American Morning

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August 8th, 2011
05:36 AM ET

Talkback: Do the poor share responsibility for our economic woes?

According to data released by the U.S. Census Bureau, approximately 44 million Americans – one in seven – live below the poverty level.

While some argue that it is time for lawmakers to put reducing poverty back on the national agenda, others, like the conservative Heritage Foundation, claim that poverty statistics can be misleading.

Talkback: Do the poor share responsibility for our economic woes?

We want to know what you think. Your answer could be read on American Morning.


Filed under: AM Asks
August 4th, 2011
05:17 AM ET

Talkback: When is it okay for political leaders to take a break from Washington?

After passing the debt ceiling legislation on Tuesday, Senators left Capitol Hill for summer recess without reaching an agreement on extending funding for the Federal Aviation Administration.

Without the extension, the FAA is limited in its ability to complete maintenance and construction projects and nearly 4,000 inspectors and other employees are on furlough.

Talkback: When is it okay for political leaders to take a break from Washington?

Let us know what you think. Your answer could be included in this morning's broadcast.


Filed under: AM Asks
August 3rd, 2011
05:58 AM ET

Talkback: Who do you trust to create jobs?

In another blow to America's unemployed, labor market experts have said that the deal to raise the debt ceiling, enacted yesterday by President Obama, is unlikely to jumpstart growth in job hiring.

Some economists fear that the $2.1 trillion in spending cuts called for in the agreement will slow the economy, although many Republicans who campaigned for the cuts argue its too soon to tell.

Talkback: Who do you trust to create jobs?

Let us know what you think. Your answer could be included in this morning's broadcast.


Filed under: AM Asks
August 2nd, 2011
05:47 AM ET

Question of the Day: Is compromise a sign of weakness?

After months of grueling negotiations that pitted the small-government, anti-tax ideology of conservative Republicans against President Obama's call for balancing spending cuts and entitlement reforms with increased tax revenue, lawmakers came to a deal on Sunday to raise the nation's debt ceiling.

As politicians debated unrelentingly over the bill, polls have shown a growing sense of exasperation among the public, revealing that the majority of Americans have been pushing for a bipartisan compromise. However, leaders on both sides of the aisle were reluctant to concede to the opposition's demands, signaling that in many lawmakers' minds, compromise has become a dirty word.

American Morning wants to know: Is compromise a sign of weakness?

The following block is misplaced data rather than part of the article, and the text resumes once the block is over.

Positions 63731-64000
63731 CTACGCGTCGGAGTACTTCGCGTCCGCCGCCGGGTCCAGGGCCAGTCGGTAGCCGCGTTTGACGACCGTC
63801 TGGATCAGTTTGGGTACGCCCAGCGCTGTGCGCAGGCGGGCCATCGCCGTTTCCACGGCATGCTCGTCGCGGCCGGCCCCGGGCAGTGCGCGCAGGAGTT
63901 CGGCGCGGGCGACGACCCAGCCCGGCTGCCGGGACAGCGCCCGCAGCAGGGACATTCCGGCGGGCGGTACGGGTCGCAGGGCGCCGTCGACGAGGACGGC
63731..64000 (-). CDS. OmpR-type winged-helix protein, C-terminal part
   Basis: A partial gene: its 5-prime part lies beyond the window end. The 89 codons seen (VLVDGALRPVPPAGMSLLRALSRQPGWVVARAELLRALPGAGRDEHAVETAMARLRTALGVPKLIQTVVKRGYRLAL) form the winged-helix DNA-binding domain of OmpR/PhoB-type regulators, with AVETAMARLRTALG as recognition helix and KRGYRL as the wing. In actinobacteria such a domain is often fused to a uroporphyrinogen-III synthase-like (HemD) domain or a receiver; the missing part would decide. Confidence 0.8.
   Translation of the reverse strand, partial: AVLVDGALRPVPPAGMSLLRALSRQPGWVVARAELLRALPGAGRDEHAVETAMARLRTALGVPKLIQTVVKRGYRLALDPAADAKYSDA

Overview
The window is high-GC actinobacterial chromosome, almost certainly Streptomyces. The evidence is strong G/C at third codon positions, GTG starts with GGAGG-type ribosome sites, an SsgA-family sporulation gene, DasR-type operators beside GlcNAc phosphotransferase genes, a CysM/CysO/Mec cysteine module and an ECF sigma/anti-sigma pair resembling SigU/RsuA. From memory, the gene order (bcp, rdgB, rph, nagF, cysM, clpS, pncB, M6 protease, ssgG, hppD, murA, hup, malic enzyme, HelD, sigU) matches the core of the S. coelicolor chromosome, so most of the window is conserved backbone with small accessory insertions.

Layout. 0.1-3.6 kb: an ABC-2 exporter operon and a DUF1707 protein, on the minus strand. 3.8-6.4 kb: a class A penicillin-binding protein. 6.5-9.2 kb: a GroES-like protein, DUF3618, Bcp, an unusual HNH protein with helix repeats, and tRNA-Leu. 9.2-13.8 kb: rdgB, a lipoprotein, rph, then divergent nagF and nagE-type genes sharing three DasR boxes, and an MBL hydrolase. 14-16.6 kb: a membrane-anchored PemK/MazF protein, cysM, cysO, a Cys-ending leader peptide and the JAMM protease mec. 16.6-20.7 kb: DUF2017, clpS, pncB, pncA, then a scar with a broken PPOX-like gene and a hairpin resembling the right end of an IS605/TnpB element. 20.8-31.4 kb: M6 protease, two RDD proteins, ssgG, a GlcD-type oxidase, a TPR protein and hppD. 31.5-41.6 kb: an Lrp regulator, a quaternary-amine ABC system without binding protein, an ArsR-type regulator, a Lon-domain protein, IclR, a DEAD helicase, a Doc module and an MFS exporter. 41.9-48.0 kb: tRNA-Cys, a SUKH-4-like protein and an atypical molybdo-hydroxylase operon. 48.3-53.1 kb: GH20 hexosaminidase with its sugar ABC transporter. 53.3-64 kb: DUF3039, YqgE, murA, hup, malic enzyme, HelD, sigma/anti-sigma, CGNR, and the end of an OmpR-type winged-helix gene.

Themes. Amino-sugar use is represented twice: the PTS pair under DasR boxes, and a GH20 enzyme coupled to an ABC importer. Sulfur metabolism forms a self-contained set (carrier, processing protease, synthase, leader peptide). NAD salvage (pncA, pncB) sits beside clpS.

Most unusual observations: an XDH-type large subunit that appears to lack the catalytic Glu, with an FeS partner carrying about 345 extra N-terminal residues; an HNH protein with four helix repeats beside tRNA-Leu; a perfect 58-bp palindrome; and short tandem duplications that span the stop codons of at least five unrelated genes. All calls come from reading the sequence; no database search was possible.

Let us know what you think. Your answer could be included in this morning's broadcast.


Filed under: AM Asks
August 1st, 2011
05:36 AM ET

Question of the Day: Who won last night in the debt deal? Wall street, Main street, or someone else?

The Senate and House are expected to vote today on a legislative package to extend the federal debt ceiling while cutting spending and guaranteeing further deficit-reduction steps as part of an agreement reached Sunday between President Obama and congressional leaders.

If members of Congress vote to approve the agreement before Tuesday, lawmakers will have avoided an unprecedented default on the nation's debt.

Nonetheless, the plan faces heavy criticism in the editorials this morning, with The New York Times, The Washington Post and numerous liberal groups saying that the White House capitulated on shared sacrifice, revenues, and promises that Medicare would not be affected.

American Morning wants to know: Who won last night in the debt deal? Wall street, Main street, or someone else?

Post your response here. Your answer could be included in this morning's broadcast.


Filed under: AM Asks
July 29th, 2011
05:39 AM ET

Question of the Day: What is your craziest food combination?

Next month, brave Americans will get the opportunity to indulge in the latest bizarre meal, the 'Big Kahuna Donut Burger,' at the New York State Fair.

The 'Big Kahuna' consists of a quarter-pound burger topped with cheese, bacon, lettuce, tomato and onion in between slices of grilled, glazed doughnut.

The meal costs between $5 and $6 dollars and boasts 1,500 calories, more than a Big Mac and a Whopper put together.

American Morning wants to know: What is your craziest food combination?

Post your response here. Your answer could be included in this morning's broadcast.


Filed under: AM Asks
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